Best Articles Writers Should Have Read (1st Half of 2010)

I love uncovering great online articles and bloggers. Even better, I love sharing them.

This week, I’ve scoured my Google Reader to find the best of the best stuff I shared in the first half of 2010.

Here’s a list of what I think every writer ought to have read.

Flip the Stick by Derek Sivers

“I realized ‘It’s all who you know,’ doesn’t have to be depressing. I just never considered it could work in my favor.

Sharing, Stealing, and Other Nefarious Acts by Mitch Joel

“Ideas are a dime a dozen these days … And anyone can grab them, adapt them and tweak them. This must make
the value of all of this creativity circle down to zero? Absolutely not.

Rethinking 1,000 True Fans by Eli James

“Writing books and banking on book sales surely isn’t the way forward,
not unless you’ve got an audience numbering in the thousands.”

The Online Art of Developing Your Author Brand Molecule Global Microbrand Thing by Justine Musk

“For better or worse, an ‘author brand’ – that shared mental imprint
people think of when thinking of a certain author – is no longer defined
by the books she releases every now and then and the interviews she
gives (when she chooses to give them, or when people care enough to pay
attention), but also by the writer’s online presence. And that presence
is constant, and constantly accessible, because whatever you do on the
Web tends to stay on the Web.”

Build a Business, Not Just a Client List by Mark McGuinness

“The solution is to
stop thinking like a ‘freelancer’ and start thinking and acting like a creative
This does not mean you
need to get VC funding and take on an army of staff. The opportunities
by the internet mean you can carry on as a one-person outfit or
What it means is that instead of just working for hire, you start creating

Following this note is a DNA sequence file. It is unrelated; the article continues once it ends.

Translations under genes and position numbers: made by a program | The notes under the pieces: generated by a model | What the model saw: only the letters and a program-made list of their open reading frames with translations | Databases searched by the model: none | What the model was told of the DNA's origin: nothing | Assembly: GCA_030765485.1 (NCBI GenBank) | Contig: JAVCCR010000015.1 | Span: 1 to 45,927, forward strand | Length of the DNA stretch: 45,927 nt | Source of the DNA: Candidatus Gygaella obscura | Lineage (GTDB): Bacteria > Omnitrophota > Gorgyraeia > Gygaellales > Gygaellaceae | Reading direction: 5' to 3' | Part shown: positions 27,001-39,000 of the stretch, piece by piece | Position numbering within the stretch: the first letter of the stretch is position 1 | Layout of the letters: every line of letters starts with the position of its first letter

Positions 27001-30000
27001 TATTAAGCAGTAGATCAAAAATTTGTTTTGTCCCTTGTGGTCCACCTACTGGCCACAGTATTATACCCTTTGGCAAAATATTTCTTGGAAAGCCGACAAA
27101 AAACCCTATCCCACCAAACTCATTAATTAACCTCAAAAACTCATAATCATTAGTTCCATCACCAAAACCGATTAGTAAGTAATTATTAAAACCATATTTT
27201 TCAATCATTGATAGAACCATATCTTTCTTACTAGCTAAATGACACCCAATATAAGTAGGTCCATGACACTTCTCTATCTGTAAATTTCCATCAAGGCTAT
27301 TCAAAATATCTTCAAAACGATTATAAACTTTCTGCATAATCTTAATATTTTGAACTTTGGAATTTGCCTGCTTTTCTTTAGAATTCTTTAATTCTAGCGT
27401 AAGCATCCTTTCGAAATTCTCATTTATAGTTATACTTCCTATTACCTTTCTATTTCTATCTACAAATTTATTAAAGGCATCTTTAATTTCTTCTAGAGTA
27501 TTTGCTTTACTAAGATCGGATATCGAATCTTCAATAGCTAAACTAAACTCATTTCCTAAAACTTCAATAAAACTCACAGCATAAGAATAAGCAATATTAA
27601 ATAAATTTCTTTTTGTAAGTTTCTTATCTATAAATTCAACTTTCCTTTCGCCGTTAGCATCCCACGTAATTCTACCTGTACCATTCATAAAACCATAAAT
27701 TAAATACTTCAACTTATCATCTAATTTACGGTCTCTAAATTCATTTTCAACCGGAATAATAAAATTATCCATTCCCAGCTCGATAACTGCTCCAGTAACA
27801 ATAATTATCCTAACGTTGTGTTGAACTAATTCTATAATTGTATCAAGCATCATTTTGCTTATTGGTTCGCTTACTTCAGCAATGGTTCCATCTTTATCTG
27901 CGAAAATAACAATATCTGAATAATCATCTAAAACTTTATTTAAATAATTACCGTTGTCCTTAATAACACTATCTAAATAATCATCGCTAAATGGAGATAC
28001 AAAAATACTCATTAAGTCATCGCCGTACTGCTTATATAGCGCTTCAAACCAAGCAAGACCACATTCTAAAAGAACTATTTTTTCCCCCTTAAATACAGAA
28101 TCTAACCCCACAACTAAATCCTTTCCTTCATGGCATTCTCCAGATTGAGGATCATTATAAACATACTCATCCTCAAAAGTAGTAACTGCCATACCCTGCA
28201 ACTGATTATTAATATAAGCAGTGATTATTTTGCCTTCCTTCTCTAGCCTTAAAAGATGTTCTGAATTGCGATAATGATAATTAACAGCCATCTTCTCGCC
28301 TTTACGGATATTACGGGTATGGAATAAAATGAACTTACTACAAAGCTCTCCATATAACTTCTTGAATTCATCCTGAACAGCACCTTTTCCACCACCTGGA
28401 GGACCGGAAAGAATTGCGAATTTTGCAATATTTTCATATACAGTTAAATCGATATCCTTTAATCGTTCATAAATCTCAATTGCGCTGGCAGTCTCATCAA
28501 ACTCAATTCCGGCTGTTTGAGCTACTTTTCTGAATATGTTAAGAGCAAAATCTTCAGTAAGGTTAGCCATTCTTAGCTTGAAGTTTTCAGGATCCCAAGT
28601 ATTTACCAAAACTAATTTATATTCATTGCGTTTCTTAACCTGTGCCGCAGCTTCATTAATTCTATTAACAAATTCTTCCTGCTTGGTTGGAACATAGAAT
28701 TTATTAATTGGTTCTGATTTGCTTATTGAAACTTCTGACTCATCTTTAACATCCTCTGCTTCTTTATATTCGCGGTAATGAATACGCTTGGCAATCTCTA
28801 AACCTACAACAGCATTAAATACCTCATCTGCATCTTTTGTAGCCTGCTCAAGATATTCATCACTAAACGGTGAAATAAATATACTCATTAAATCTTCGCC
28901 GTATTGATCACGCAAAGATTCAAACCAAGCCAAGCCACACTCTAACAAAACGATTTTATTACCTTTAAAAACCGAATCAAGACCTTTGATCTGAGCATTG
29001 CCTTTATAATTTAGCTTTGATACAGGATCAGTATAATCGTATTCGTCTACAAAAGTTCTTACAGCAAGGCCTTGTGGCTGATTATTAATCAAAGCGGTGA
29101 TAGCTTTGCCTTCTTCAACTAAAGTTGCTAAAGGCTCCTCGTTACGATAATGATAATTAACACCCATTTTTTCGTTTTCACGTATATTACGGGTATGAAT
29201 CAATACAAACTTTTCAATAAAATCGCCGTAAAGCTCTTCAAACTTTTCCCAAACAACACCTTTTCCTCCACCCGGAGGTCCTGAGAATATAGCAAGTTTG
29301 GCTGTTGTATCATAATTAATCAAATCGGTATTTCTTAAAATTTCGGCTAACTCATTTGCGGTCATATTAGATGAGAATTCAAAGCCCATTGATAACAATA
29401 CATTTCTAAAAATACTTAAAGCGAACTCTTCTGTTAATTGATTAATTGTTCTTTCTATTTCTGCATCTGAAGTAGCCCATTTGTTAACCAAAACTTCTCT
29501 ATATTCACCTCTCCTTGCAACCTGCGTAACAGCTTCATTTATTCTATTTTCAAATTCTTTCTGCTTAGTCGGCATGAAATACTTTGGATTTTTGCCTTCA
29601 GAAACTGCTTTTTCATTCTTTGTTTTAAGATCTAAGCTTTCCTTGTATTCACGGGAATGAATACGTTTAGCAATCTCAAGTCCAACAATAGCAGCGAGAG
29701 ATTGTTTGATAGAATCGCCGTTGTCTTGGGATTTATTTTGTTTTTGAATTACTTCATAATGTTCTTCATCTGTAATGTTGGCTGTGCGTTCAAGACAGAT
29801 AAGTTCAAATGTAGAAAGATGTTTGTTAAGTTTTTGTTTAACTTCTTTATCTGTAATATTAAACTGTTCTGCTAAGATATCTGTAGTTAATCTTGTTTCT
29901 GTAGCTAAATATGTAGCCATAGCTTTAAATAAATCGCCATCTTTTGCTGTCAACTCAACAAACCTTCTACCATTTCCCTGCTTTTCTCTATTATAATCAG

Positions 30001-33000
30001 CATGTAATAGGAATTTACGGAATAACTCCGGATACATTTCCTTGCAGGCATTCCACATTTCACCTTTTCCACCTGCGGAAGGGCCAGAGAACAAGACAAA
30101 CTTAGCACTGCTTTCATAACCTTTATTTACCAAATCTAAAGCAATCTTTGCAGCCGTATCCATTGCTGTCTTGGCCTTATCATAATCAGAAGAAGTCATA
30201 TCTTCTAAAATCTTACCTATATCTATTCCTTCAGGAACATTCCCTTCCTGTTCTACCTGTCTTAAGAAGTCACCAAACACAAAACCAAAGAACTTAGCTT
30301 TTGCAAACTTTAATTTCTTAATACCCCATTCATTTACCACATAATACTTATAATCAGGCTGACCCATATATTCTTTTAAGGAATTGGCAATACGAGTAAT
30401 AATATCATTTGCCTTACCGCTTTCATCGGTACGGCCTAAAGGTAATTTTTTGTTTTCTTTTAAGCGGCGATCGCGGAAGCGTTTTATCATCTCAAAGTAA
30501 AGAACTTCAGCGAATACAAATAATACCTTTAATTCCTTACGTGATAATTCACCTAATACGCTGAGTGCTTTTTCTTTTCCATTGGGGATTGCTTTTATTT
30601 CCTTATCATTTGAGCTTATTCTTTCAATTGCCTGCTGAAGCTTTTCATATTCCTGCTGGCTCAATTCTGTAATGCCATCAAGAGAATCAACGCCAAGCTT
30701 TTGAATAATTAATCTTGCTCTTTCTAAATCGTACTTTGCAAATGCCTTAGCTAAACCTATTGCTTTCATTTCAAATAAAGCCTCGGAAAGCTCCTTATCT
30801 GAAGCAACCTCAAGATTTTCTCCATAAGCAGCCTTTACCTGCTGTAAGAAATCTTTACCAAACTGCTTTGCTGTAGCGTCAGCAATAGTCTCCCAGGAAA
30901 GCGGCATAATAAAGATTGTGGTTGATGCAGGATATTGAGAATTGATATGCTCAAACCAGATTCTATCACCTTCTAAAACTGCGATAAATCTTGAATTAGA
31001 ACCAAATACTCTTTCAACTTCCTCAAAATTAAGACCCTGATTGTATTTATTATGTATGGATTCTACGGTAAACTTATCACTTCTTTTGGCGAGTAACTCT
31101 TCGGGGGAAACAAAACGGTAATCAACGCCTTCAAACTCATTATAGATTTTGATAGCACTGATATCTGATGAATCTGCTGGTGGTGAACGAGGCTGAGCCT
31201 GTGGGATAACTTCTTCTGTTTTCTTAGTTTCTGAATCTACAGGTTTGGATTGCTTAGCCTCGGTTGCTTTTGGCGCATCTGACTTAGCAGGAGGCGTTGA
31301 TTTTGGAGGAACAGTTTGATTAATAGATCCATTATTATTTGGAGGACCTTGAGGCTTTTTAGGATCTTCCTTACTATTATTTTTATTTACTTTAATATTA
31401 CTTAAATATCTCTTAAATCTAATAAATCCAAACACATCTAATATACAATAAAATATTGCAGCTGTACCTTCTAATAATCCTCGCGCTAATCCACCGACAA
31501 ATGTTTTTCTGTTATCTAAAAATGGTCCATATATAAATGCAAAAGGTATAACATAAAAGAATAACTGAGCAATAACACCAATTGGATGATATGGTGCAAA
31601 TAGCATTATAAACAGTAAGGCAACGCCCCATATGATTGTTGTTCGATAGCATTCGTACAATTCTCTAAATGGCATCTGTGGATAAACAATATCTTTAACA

whose value
will increase over time.

Touch It by Mitch Joel

“Touch changes everything. It’s much more human and yes, you’ll get used to typing on glass…
but look even further into the future (the not-so-distant future) when
you won’t be typing on glass, but you’ll probably be typing in the air.”

The Importance of Engagement by NYT’s Nisenholtz

“I’ve always thought that among our most leverageable assets is our audience. Okay, we leverage them in advertising sales and
always have. But here, I’m referring to our audience as knowledgeable
participants in the life our web site. This creates the essential
emotional bond that will lead to real engagement in an interactive

The Three Key Parts of Your Author Platform Framework by Justine Musk

“If one of the first things you need to do is identify who your potential
readers are, the second thing is to identify where they like to hang
out…so you can go there and win them over.”

Pave Your Way to Creative Domination by Justine Musk

“Used to be that content was inseparable from the medium that
delivered it, otherwise known as a book. The end goal and
ultimate dream for aspiring writers was to have a novel published by one
the major publishers who could get your book in bookstores all across
America (and perhaps the world). Now content gets delivered in different ways through different
devices that create different kinds of reading experiences. Writers
need to think of content as fluid and shifting, something that can be
developed or repackaged across different platforms.”

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